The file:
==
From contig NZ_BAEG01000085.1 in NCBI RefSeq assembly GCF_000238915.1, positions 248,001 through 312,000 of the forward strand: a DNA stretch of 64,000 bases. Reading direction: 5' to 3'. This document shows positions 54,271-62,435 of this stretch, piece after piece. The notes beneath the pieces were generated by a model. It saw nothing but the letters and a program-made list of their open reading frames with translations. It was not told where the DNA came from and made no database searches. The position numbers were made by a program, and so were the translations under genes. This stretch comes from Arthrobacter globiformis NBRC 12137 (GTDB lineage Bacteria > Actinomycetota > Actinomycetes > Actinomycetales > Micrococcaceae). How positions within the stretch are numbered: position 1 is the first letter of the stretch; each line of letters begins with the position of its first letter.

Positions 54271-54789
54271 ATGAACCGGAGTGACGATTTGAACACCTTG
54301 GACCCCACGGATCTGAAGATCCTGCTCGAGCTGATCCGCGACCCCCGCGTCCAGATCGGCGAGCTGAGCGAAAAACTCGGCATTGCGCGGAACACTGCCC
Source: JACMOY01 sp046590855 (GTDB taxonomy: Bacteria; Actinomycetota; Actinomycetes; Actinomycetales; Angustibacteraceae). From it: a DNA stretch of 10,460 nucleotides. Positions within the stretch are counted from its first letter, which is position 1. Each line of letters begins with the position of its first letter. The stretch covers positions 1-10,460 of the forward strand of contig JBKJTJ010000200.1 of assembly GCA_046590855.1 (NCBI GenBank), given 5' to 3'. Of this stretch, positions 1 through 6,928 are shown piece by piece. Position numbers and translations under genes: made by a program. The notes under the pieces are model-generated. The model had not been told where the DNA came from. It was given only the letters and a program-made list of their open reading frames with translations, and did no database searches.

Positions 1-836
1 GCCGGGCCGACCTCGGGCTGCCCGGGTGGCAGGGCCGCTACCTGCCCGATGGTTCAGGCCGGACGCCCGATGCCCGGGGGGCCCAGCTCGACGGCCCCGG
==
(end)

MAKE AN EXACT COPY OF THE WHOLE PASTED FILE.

From contig NZ_BAEG01000085.1 in NCBI RefSeq assembly GCF_000238915.1, positions 248,001 through 312,000 of the forward strand: a DNA stretch of 64,000 bases. Reading direction: 5' to 3'. This document shows positions 54,271-62,435 of this stretch, piece after piece. The notes beneath the pieces were generated by a model. It saw nothing but the letters and a program-made list of their open reading frames with translations. It was not told where the DNA came from and made no database searches. The position numbers were made by a program, and so were the translations under genes. This stretch comes from Arthrobacter globiformis NBRC 12137 (GTDB lineage Bacteria > Actinomycetota > Actinomycetes > Actinomycetales > Micrococcaceae). How positions within the stretch are numbered: position 1 is the first letter of the stretch; each line of letters begins with the position of its first letter.

Positions 54271-54789
54271 ATGAACCGGAGTGACGATTTGAACACCTTG
54301 GACCCCACGGATCTGAAGATCCTGCTCGAGCTGATCCGCGACCCCCGCGTCCAGATCGGCGAGCTGAGCGAAAAACTCGGCATTGCGCGGAACACTGCCC
Source: JACMOY01 sp046590855 (GTDB taxonomy: Bacteria; Actinomycetota; Actinomycetes; Actinomycetales; Angustibacteraceae). From it: a DNA stretch of 10,460 nucleotides. Positions within the stretch are counted from its first letter, which is position 1. Each line of letters begins with the position of its first letter. The stretch covers positions 1-10,460 of the forward strand of contig JBKJTJ010000200.1 of assembly GCA_046590855.1 (NCBI GenBank), given 5' to 3'. Of this stretch, positions 1 through 6,928 are shown piece by piece. Position numbers and translations under genes: made by a program. The notes under the pieces are model-generated. The model had not been told where the DNA came from. It was given only the letters and a program-made list of their open reading frames with translations, and did no database searches.

Positions 1-836
1 GCCGGGCCGACCTCGGGCTGCCCGGGTGGCAGGGCCGCTACCTGCCCGATGGTTCAGGCCGGACGCCCGATGCCCGGGGGGCCCAGCTCGACGGCCCCGG